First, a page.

I also learned that the husband had, on several occasions and on the advice of several well-meaning friends, resorted to spanking Silly if she was caught in the act of relieving herself in a location other than on the pad. He had also “rubbed her nose in it” if a mess was discovered after the fact. As a result, Silly now only relieved herself in a corner of the basement when no humans were around, or in the living room during the night when everyone was asleep.
The owners also mentioned that Silly was free-fed, and while she used to nibble throughout the day, she now ate and drank only after the owners had gone to bed. They said she often emptied her water bowl completely during this time.
The Behavior Modification Plan
We began by removing the training pads and establishing scheduled feeding times, in order to promote regular digestion and elimination.
We also devised a plan that would allow Silly the opportunity to go outside every 30 minutes for the next several days, always accompanied by someone who could reward her immediately if she relieved herself outside. This plan might prove difficult for some owners, but I learned that the owners’ next-door neighbors (in a duplex) were actually the husband’s parents, fond of Silly, retired, and readily available. I quickly recruited them to help handle this task.
Silly is not crate-trained and is not comfortable being confined, so we established a large area in the kitchen that could be closed off, where she could be left alone for short periods between visits from the parents. When the owners were home, she was to be either actively supervised or tethered to them at all times. They were to continue the frequent visits outside, with the intention of gradually stretching the time between outdoor trips as Silly became more successful with her outdoor potty breaks.
I explained to Silly’s owners that punishing her, whether in the act of eliminating in the house or upon finding evidence of a previous “accident” indoors, would discourage Silly from eliminating in front of them. In order to help Silly feel comfortable eliminating – outside! – the owners agreed to stop punishing her for any “mistakes” that she made.
During my visit, I took several opportunities to step into the backyard with Silly on a long leash and was lucky enough to be able to reward her – not once, but twice! – for relieving herself outside. When asked if they were up for the task of doing this all day on Sunday, with the aim of creating opportunities to reward Silly outside, both owners were extremely enthusiastic.
After one week, with the help of the parents and the urgent commitment of the owners, Silly had slipped up only once during the day when left alone for longer than planned and not confined to the kitchen area. And now that she was routinely praised and rewarded for eliminating outdoors, she also began scratching at the back door when she wanted to go outside!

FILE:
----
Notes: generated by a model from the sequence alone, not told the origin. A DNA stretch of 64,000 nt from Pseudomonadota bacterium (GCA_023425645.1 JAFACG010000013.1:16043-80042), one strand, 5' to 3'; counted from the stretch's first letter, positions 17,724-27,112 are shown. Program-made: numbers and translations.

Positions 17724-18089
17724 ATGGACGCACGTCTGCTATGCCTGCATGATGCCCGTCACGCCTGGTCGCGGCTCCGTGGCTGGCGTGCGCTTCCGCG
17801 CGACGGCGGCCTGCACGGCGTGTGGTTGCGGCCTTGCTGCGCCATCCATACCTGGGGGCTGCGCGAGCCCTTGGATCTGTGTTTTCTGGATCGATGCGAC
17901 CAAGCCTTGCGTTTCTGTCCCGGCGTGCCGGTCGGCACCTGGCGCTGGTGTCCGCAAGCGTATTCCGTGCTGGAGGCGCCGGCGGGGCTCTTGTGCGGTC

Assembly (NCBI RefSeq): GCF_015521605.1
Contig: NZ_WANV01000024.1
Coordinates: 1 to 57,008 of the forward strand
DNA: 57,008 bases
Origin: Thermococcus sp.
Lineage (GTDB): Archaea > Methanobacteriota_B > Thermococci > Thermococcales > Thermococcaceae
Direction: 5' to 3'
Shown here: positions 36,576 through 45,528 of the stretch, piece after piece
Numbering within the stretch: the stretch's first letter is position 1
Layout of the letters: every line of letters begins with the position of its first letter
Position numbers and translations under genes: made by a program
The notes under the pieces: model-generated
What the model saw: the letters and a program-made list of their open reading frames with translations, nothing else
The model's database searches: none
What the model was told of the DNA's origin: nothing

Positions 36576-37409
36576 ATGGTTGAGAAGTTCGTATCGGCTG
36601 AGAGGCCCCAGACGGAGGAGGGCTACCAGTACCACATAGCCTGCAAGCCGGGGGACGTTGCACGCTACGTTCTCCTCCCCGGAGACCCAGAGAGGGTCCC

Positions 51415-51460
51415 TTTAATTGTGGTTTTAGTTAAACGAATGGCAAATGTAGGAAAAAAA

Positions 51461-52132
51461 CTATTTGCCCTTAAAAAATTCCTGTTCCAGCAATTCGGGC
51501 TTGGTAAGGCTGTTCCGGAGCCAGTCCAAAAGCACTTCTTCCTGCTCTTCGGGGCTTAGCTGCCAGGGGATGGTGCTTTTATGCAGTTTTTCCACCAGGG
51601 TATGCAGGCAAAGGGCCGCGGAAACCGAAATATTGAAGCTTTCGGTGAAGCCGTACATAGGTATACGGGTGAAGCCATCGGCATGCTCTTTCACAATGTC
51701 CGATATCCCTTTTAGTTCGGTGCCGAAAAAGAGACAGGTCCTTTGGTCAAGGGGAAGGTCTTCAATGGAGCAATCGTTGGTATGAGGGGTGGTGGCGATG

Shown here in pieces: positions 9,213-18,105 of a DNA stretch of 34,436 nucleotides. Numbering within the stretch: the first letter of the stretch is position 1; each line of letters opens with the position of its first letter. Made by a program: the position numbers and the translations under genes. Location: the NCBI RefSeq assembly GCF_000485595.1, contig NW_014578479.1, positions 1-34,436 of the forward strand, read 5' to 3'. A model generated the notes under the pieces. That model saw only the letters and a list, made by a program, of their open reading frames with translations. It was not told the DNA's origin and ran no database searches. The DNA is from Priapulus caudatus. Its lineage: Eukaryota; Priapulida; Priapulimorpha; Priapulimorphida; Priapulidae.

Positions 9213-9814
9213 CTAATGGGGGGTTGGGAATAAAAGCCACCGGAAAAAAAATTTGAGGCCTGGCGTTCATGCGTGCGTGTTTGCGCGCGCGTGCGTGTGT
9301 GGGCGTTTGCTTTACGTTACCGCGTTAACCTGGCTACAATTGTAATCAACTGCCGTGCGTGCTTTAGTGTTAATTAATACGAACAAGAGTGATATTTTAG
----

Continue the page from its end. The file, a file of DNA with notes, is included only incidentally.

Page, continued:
The couple is now optimistic that their problem will finally be resolved. Best of all, the relationship between themselves and their darling little dog – a relationship that had been damaged by the punishment and mutual distrust – is well on its way to being repaired.
Crises as Opportunities
President John F. Kennedy once noted that when written in Chinese, the word “crisis” is composed of two characters, one that represents danger and one that represents opportunity. Perhaps that’s what Chicago mayor Rahm Emanuel had in mind when he was more recently quoted as saying that one should “never let a serious crisis go to waste,” because “it’s an opportunity to do things you think you could not do before.”
Even life-threatening crises, such as when an owner considers surrendering or even euthanizing his dog due to serious behavior problems, can be seen as an opportunity for a trainer – or even just a friend with a better dog education or more dog experience – to help encourage and redirect the owner toward a smarter and more positive solution.
Not all conversations that begin with “You need to fix this right now!” grow into easy success stories like this one, and yet I can’t help but think that my having responded immediately, while the iron was hot, had a lot to do with fueling – and reinforcing! – the couple’s determination to address their problem in a new and better way.
Nancy Tucker, CPDT-KA, is a full-time trainer, behavior consultant, and seminar presenter in Quebec, Canada. She has written numerous articles on dog behavior for Quebec publications focusing on life with the imperfect family dog.